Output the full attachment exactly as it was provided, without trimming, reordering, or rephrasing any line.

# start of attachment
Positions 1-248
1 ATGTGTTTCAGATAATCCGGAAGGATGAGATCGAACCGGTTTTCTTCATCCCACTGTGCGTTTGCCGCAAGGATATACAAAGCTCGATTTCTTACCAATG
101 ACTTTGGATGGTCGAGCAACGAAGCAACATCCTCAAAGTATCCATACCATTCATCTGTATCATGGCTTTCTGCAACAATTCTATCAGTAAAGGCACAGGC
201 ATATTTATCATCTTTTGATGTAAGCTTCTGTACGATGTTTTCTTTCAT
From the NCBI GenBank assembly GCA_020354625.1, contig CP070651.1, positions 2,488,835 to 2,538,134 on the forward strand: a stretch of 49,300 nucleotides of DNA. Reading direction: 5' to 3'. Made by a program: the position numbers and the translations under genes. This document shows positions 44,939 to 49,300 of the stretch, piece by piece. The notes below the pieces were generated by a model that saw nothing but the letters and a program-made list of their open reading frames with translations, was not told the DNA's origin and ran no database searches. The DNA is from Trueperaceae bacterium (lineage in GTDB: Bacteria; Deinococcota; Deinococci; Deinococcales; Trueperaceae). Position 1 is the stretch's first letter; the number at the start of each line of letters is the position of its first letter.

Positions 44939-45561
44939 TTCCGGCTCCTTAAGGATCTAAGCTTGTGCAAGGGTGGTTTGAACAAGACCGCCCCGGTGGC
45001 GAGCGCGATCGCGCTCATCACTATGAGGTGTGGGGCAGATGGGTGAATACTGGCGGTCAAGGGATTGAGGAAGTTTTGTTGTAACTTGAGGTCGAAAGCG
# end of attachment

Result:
Positions 1-248
1 ATGTGTTTCAGATAATCCGGAAGGATGAGATCGAACCGGTTTTCTTCATCCCACTGTGCGTTTGCCGCAAGGATATACAAAGCTCGATTTCTTACCAATG
101 ACTTTGGATGGTCGAGCAACGAAGCAACATCCTCAAAGTATCCATACCATTCATCTGTATCATGGCTTTCTGCAACAATTCTATCAGTAAAGGCACAGGC
201 ATATTTATCATCTTTTGATGTAAGCTTCTGTACGATGTTTTCTTTCAT
From the NCBI GenBank assembly GCA_020354625.1, contig CP070651.1, positions 2,488,835 to 2,538,134 on the forward strand: a stretch of 49,300 nucleotides of DNA. Reading direction: 5' to 3'. Made by a program: the position numbers and the translations under genes. This document shows positions 44,939 to 49,300 of the stretch, piece by piece. The notes below the pieces were generated by a model that saw nothing but the letters and a program-made list of their open reading frames with translations, was not told the DNA's origin and ran no database searches. The DNA is from Trueperaceae bacterium (lineage in GTDB: Bacteria; Deinococcota; Deinococci; Deinococcales; Trueperaceae). Position 1 is the stretch's first letter; the number at the start of each line of letters is the position of its first letter.

Positions 44939-45561
44939 TTCCGGCTCCTTAAGGATCTAAGCTTGTGCAAGGGTGGTTTGAACAAGACCGCCCCGGTGGC
45001 GAGCGCGATCGCGCTCATCACTATGAGGTGTGGGGCAGATGGGTGAATACTGGCGGTCAAGGGATTGAGGAAGTTTTGTTGTAACTTGAGGTCGAAAGCG